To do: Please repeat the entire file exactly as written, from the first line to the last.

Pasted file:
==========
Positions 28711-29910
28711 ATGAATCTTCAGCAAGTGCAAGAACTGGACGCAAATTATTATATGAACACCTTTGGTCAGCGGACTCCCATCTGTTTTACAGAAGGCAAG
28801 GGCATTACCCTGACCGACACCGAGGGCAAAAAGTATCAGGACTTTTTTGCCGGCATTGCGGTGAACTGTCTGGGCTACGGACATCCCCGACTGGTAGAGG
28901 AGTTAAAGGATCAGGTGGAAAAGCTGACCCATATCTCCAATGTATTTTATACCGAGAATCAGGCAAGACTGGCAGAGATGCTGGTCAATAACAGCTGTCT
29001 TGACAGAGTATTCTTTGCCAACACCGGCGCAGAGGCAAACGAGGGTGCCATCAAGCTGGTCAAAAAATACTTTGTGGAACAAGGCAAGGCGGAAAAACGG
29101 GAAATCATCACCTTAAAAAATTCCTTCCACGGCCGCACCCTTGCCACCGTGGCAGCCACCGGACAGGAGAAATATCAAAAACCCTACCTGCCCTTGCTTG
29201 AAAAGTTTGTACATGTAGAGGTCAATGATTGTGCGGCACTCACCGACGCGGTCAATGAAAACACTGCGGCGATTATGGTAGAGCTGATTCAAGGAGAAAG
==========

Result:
Positions 28711-29910
28711 ATGAATCTTCAGCAAGTGCAAGAACTGGACGCAAATTATTATATGAACACCTTTGGTCAGCGGACTCCCATCTGTTTTACAGAAGGCAAG
28801 GGCATTACCCTGACCGACACCGAGGGCAAAAAGTATCAGGACTTTTTTGCCGGCATTGCGGTGAACTGTCTGGGCTACGGACATCCCCGACTGGTAGAGG
28901 AGTTAAAGGATCAGGTGGAAAAGCTGACCCATATCTCCAATGTATTTTATACCGAGAATCAGGCAAGACTGGCAGAGATGCTGGTCAATAACAGCTGTCT
29001 TGACAGAGTATTCTTTGCCAACACCGGCGCAGAGGCAAACGAGGGTGCCATCAAGCTGGTCAAAAAATACTTTGTGGAACAAGGCAAGGCGGAAAAACGG
29101 GAAATCATCACCTTAAAAAATTCCTTCCACGGCCGCACCCTTGCCACCGTGGCAGCCACCGGACAGGAGAAATATCAAAAACCCTACCTGCCCTTGCTTG
29201 AAAAGTTTGTACATGTAGAGGTCAATGATTGTGCGGCACTCACCGACGCGGTCAATGAAAACACTGCGGCGATTATGGTAGAGCTGATTCAAGGAGAAAG